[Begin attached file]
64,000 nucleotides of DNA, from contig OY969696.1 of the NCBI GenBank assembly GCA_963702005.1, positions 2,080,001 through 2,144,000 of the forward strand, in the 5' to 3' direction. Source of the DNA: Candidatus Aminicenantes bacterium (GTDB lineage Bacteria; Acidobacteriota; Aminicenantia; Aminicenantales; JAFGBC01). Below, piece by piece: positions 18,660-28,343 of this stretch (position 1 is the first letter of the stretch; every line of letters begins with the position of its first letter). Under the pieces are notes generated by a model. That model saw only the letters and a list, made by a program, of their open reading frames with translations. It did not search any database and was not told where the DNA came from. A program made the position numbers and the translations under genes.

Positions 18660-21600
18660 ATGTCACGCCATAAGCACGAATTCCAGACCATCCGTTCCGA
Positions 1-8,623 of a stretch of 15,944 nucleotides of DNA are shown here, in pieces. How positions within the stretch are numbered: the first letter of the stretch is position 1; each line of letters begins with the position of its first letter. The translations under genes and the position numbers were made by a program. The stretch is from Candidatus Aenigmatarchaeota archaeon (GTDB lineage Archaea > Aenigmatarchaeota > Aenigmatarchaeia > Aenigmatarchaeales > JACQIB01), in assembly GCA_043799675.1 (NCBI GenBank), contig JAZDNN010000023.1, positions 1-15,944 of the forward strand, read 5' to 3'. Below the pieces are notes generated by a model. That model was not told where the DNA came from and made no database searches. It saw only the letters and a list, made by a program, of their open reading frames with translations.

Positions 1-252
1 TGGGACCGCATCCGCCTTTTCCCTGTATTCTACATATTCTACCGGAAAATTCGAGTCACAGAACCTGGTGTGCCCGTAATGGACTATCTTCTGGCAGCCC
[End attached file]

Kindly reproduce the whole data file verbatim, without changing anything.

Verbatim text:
64,000 nucleotides of DNA, from contig OY969696.1 of the NCBI GenBank assembly GCA_963702005.1, positions 2,080,001 through 2,144,000 of the forward strand, in the 5' to 3' direction. Source of the DNA: Candidatus Aminicenantes bacterium (GTDB lineage Bacteria; Acidobacteriota; Aminicenantia; Aminicenantales; JAFGBC01). Below, piece by piece: positions 18,660-28,343 of this stretch (position 1 is the first letter of the stretch; every line of letters begins with the position of its first letter). Under the pieces are notes generated by a model. That model saw only the letters and a list, made by a program, of their open reading frames with translations. It did not search any database and was not told where the DNA came from. A program made the position numbers and the translations under genes.

Positions 18660-21600
18660 ATGTCACGCCATAAGCACGAATTCCAGACCATCCGTTCCGA
Positions 1-8,623 of a stretch of 15,944 nucleotides of DNA are shown here, in pieces. How positions within the stretch are numbered: the first letter of the stretch is position 1; each line of letters begins with the position of its first letter. The translations under genes and the position numbers were made by a program. The stretch is from Candidatus Aenigmatarchaeota archaeon (GTDB lineage Archaea > Aenigmatarchaeota > Aenigmatarchaeia > Aenigmatarchaeales > JACQIB01), in assembly GCA_043799675.1 (NCBI GenBank), contig JAZDNN010000023.1, positions 1-15,944 of the forward strand, read 5' to 3'. Below the pieces are notes generated by a model. That model was not told where the DNA came from and made no database searches. It saw only the letters and a list, made by a program, of their open reading frames with translations.

Positions 1-252
1 TGGGACCGCATCCGCCTTTTCCCTGTATTCTACATATTCTACCGGAAAATTCGAGTCACAGAACCTGGTGTGCCCGTAATGGACTATCTTCTGGCAGCCC